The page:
succinylcholine

(redirected from Suxamethonium)
Also found in: Thesaurus, Medical.

suc·cin·yl·cho·line

 (sŭk′sə-nĭl-kō′lēn)
n.
A crystalline compound, C14H30N2O4, formed by esterification of succinic acid with choline and used medically to produce brief but complete muscular relaxation during surgical anesthesia.

American Heritage® Dictionary of the English Language, Fifth Edition. Copyright © 2016 by Houghton Mifflin Harcourt Publishing Company. Published by Houghton Mifflin Harcourt Publishing Company. All rights reserved.

succinylcholine

(ˌsʌksɪnɪlˈkəʊliːn)
n
a drug, C14H30N2O4, used primarily as a muscle relaxant, produced by the esterization of succinic acid with choline
Collins English Dictionary – Complete and Unabridged, 12th Edition 2014 © HarperCollins Publishers 1991, 1994, 1998, 2000, 2003, 2006, 2007, 2009, 2011, 2014
ThesaurusAntonymsRelated WordsSynonymsLegend:
Noun1.succinylcholine - a muscle relaxant for striated muscle that is used as an adjunct to anesthesia during certain surgical procedures
muscle relaxant - a drug that reduces muscle contractility by blocking the transmission of nerve impulses or by decreasing the excitability of the motor end plate or by other actions
Based on WordNet 3.0, Farlex clipart collection. © 2003-2012 Princeton University, Farlex Inc.
Mentioned in ?
References in periodicals archive ?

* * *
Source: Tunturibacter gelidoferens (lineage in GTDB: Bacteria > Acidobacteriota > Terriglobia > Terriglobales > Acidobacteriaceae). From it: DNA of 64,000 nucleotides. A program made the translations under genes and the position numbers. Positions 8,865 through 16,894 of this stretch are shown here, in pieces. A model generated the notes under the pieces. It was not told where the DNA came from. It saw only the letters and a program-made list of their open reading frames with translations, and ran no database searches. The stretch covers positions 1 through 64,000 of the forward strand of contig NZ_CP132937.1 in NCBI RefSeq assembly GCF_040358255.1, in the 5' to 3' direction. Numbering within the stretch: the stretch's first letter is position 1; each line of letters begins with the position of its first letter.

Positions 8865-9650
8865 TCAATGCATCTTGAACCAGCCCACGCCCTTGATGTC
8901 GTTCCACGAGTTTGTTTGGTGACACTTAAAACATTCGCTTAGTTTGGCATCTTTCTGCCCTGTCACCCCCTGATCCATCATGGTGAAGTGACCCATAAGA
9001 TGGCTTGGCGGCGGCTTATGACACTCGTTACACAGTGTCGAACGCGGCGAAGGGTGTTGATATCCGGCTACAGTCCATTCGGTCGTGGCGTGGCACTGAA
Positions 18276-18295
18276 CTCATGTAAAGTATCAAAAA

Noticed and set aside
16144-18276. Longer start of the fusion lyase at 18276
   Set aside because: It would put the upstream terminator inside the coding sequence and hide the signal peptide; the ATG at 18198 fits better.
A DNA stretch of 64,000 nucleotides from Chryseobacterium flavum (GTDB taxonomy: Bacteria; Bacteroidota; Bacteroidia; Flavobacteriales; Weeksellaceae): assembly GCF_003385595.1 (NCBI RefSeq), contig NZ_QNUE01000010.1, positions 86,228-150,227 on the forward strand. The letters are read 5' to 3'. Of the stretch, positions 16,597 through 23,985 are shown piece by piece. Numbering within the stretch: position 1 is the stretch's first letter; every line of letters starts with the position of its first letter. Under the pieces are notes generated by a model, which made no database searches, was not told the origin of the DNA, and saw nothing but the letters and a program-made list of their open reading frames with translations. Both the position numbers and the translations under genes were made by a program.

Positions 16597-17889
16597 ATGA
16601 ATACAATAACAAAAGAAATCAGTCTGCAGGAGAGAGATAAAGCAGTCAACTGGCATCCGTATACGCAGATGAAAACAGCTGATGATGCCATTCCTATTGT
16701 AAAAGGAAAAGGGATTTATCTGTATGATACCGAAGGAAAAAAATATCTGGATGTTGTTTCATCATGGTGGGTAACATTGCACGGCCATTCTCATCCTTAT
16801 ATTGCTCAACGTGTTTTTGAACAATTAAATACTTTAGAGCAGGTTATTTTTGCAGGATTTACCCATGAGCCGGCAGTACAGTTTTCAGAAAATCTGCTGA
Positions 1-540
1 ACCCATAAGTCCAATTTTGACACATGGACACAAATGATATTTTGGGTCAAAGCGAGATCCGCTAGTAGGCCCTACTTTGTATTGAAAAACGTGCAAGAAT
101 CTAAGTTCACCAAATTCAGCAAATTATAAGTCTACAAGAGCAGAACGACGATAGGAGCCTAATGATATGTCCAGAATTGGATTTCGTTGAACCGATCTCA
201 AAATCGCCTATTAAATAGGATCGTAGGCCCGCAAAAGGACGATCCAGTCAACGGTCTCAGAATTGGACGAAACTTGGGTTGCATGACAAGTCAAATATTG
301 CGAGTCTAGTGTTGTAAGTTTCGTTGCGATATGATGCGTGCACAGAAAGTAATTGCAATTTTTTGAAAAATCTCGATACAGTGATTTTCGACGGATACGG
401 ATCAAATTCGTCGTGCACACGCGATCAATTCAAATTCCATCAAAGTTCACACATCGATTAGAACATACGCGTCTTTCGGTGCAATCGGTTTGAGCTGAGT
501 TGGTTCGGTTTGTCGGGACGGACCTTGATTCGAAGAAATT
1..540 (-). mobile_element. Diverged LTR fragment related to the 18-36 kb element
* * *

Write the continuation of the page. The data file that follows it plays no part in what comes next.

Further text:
Intubation using suxamethonium for rapid sequence induction may induce myotonic contracture and masseter spasm leading to failed intubation.
The team of researchers studied the effects of exposing four commonly used anaesthetic drugs (fentanyl citrate, etomidate, rocuronium bromide and suxamethonium chloride) to Antarctic weather conditions to determine whether these compounds could be safely and reliably used in such conditions.
suxamethonium, is contraindicated because of delayed action from unavailable cholinesterase enzyme for its metabolism Breathing High-flow oxygen, Respiratory invasive or parameters, e.g.
If this finds no avail, resort to using suxamethonium should be made if not contraindicated.
Tests revealed residents died after being injected with the muscle-relaxing drug suxamethonium chloride.
Effectiveness and sequelae of very low-dose suxamethonium for nasal intubation.
Anesthesia was then induced with either intravenous sodium thiopental or propofol, and intravenous suxamethonium chloride was administered to facilitate endotracheal intubation.
The blood sampling occurred after an intramuscular injection of muscular relaxant (suxamethonium chloride, 0.1 mL/20 kg body weight) had been administrated to each animal by a veterinarian.